Open

Coming up

Don't miss

Replay


LATEST SHOWS

DEBATE

Oscar Pistorius sentenced : Does the punishment fit the crime? (Part 1)

Read more

MEDIAWATCH

Provocative sculpture "unplugged"

Read more

THE OBSERVERS

'Flying coffins' in Ivory Coast and a rich Maltese couple rescuing migrants

Read more

FOCUS

London now the world's most expensive city

Read more

WEB NEWS

USA: Ebola Halloween costumes spark outrage online

Read more

IN THE PAPERS

Jokowi: 'A new hope' for Indonesia

Read more

IN THE PAPERS

Christophe de Margerie, a jovial and strategic boss

Read more

AFRICA NEWS

Exiled family returns to Somaliland

Read more

DEBATE

Whose boots on the ground? Turkey wary of Syrian Kurds (part 2)

Read more

Russia opposes sending EU monitors

Text by AFP

Latest update : 2008-10-28

Moscow insists security in South Ossetia and Abkhazia "is assured by Russian military contingents" and opposes the deployment of European Union monitors to the two breakaway regions of Georgia.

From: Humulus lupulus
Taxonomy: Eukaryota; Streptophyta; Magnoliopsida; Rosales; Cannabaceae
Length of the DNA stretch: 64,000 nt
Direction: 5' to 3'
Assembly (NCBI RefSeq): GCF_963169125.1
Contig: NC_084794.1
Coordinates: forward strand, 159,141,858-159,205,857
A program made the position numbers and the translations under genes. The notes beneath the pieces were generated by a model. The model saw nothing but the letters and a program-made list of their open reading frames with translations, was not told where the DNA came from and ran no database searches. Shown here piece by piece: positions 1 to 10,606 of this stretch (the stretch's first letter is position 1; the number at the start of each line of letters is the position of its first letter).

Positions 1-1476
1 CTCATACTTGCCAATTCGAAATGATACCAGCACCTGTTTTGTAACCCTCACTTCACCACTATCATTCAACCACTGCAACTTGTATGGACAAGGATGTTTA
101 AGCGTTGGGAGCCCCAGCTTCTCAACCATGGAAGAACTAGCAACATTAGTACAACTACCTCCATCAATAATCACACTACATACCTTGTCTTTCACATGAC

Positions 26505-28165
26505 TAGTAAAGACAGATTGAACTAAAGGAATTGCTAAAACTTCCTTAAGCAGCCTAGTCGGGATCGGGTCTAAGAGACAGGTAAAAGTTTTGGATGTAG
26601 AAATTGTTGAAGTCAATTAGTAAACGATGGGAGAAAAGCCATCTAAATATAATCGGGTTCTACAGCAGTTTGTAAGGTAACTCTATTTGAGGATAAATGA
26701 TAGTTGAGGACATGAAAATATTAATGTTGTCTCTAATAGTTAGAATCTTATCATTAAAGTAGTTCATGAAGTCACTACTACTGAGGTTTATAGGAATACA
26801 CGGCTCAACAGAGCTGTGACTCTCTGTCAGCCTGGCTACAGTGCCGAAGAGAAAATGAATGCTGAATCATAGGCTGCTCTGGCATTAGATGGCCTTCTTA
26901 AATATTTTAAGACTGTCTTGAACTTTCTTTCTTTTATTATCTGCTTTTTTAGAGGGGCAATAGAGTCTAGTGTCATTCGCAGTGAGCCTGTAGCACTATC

Russia opposes the deployment of European Union monitors in two Georgian rebel provinces and will enforce security there itself, Russian Foreign Minister Sergei Lavrov said Tuesday.
   
"Security in South Ossetia and Abkhazia is assured by Russian military contingents after the recognition of their independence by Russia," Lavrov said at a press conference with French Foreign Minister Bernard Kouchner.
   
"As far as the European Union monitors are concerned, we believe the Medvedev-Sarkozy plan should be respected. It says they should be deployed in areas adjacent to Abkhazia and South Ossetia," Lavrov said.
   
The European monitoring mission, comprising 225 unarmed observers, deployed in Georgia on October 1 as part of a ceasefire agreement agreed by Russian President Dmitry Medvedev and French President Nicolas Sarkozy to end an August war between Georgia and Russia.
   
The EU has called for its monitors to be allowed into the rebel regions of South Ossetia and Abkhazia to monitor the ceasefire, but Moscow and rebel leaders have so far refused.
   
Russia and the breakaway regions have criticised the monitoring mission, with Moscow accusing observers of taking a "light view" of alleged ceasefire violations by the Georgians.
   
Russian forces moved into Georgia on August 8 to repel a Georgian military attempt to retake South Ossetia, whose breakaway administration had long enjoyed extensive support from Moscow.
   
Sporadic violence has continued despite the ceasefire, under which Russian forces later withdrew to within South Ossetia and Abkhazia, which Moscow has recognised as independent states.
  

Date created : 2008-10-28

COMMENT(S)